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Arts of the possible essays and conversations

Written over a span of three decades, the essays in this collection return again and again to a common set of questions and motifs that Rich has been grappling with for much of her writing life.

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The interdependence between poetry and politics, art and community, the self and the outside world — these make up the strands in a years-long arc of conversation that coheres amazingly well. What comes across most immediately, though, is the fact that Rich is first and foremost a poet — one who puts her poetic stamp on every paragraph.

As early as the Foreward, you can hear the music of her prose: Our senses are currently whip-driven by a feverish new pace of technological change. They pulse, fade out, and pulse again in human tissue, human nerves, and in the elemental humus of memory, dreams, and art, where there are no bygone eras.

  1. Our senses are currently whip-driven by a feverish new pace of technological change. They pulse, fade out, and pulse again in human tissue, human nerves, and in the elemental humus of memory, dreams, and art, where there are no bygone eras.
  2. As early as the Foreward, you can hear the music of her prose. She believes, like Marx, that society can provide equality, literacy and freedom for all.
  3. I have found myself returning many times to these essays when I am in search of inspiration. Where, in any mainstream public discourse, is this self-referential monologue put to the question?
  4. She believes, like Marx, that society can provide equality, literacy and freedom for all.

They are in us, they can speak to us, they can teach us if we desire it. Rich not only uses poetic language to describe political issues, she also makes explicit her belief that art and politics are inherently linked.

This means that her book is politically assertive, sometimes subtly and sometimes very directly. In the title essay, for instance, she interrogates capitalism: I have been thinking about the self-congratulatory self-promotion of capitalism as a global, transnational order, superseding governments and the very meaning of free elections.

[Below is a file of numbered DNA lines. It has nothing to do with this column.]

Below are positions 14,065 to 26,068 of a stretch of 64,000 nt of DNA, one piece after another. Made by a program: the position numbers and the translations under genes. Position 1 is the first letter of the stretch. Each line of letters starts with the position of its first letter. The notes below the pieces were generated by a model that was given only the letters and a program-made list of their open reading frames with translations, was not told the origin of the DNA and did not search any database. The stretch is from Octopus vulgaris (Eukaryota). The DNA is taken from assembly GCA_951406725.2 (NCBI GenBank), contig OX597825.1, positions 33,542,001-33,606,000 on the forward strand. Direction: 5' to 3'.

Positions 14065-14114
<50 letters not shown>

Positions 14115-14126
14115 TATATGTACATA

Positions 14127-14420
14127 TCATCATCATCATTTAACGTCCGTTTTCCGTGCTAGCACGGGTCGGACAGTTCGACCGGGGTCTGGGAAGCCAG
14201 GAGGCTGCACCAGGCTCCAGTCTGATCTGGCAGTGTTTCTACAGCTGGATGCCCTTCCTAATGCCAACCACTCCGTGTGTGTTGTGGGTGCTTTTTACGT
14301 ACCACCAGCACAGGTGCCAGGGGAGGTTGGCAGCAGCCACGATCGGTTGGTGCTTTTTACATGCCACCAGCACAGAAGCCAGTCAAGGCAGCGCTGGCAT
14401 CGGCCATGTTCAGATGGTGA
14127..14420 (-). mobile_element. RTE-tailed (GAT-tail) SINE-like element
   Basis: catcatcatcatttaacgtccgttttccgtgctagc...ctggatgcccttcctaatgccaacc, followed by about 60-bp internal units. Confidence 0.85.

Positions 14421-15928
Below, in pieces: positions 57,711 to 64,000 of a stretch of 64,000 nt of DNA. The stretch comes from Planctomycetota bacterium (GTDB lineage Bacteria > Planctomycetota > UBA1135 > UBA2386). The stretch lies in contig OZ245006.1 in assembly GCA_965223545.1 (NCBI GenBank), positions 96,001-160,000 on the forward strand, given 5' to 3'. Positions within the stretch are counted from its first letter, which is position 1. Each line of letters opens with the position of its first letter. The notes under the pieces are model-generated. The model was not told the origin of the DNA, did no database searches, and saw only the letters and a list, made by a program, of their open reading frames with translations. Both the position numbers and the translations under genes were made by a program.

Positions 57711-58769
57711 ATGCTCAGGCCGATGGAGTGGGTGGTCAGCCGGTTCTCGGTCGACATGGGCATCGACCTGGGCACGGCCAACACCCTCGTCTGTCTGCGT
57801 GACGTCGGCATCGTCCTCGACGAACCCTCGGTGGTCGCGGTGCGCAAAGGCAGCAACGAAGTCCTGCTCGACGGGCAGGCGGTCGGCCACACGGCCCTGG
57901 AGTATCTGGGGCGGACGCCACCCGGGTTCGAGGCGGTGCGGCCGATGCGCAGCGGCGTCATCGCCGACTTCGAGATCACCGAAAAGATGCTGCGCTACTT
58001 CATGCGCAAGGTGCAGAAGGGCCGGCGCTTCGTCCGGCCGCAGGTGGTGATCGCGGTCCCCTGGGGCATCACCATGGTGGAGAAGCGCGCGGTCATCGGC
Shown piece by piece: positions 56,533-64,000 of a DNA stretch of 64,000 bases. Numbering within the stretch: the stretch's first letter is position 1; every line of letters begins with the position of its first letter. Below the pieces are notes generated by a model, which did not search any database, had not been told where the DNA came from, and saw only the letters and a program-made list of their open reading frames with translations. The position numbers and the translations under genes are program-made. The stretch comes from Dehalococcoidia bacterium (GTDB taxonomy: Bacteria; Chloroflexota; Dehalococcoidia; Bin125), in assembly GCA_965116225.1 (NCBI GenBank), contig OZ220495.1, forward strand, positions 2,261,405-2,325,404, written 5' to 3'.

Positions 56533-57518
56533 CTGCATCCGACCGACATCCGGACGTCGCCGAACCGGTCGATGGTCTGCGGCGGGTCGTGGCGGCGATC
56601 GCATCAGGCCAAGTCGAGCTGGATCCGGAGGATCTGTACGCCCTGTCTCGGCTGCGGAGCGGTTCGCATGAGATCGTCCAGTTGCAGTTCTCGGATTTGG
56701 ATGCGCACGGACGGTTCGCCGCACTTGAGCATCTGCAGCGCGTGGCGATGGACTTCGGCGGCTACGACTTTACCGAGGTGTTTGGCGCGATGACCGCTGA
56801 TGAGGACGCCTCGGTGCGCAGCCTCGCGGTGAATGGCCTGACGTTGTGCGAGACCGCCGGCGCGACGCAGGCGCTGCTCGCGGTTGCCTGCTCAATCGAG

• She challenges "professional intellectuals" i;
  • I found my prejudices and assumptions constantly challenged by Rich;
  • Her clear-sighted analyses of the body, gender, race and class are still radical;
  • I found my prejudices and assumptions constantly challenged by Rich.

I have especially been noting the corruptions of language employed to manage our perceptions of all this. Where capitalism invokes freedom, it means the freedom of capital. Where, in any mainstream public discourse, is this self-referential monologue put to the question?

Here and elsewhere she expresses her concern with things like poverty, racism, sexism, and the fact that art has a relationship, whether acknowledged or not, to these things. Of course, tackling such heavy themes usually risks heavy-handedness, but these writings manage to remain unoppressive.

  1. As early as the Foreward, you can hear the music of her prose. Aiming for dialogue instead of monologue, Rich is constantly sharing her questions.
  2. She challenges "professional intellectuals" i. I have found myself returning many times to these essays when I am in search of inspiration.
  3. While she has seen the rise of identity politics and its tendency to splinter people into warring factions, she urges us to discover our common humanity.
  4. This means that her book is politically assertive, sometimes subtly and sometimes very directly.
  5. Instead of presenting whole packaged ideas, Arts of the Possible lets you peer into the process of how ideas stew and develop and change over time. America, she argues, is capable of becoming a society which "honours both human individuality and the search for a decent common life.

Along with their artistic integrity, the essays are engaging because they seem to invite you into a conversation. Aiming for dialogue instead of monologue, Rich is constantly sharing her questions: But at the same time that she tunes her writing to the ears of these particular audiences, she also always seems aware of other listeners — us — and includes them in her exchange.

Arts of the Possible

In a recent reading, Adrienne Rich said that as she was putting this collection together she felt some of her earlier writings sounded archaic. But I like this. Instead of presenting whole packaged ideas, Arts of the Possible lets you peer into the process of how ideas stew and develop and change over time.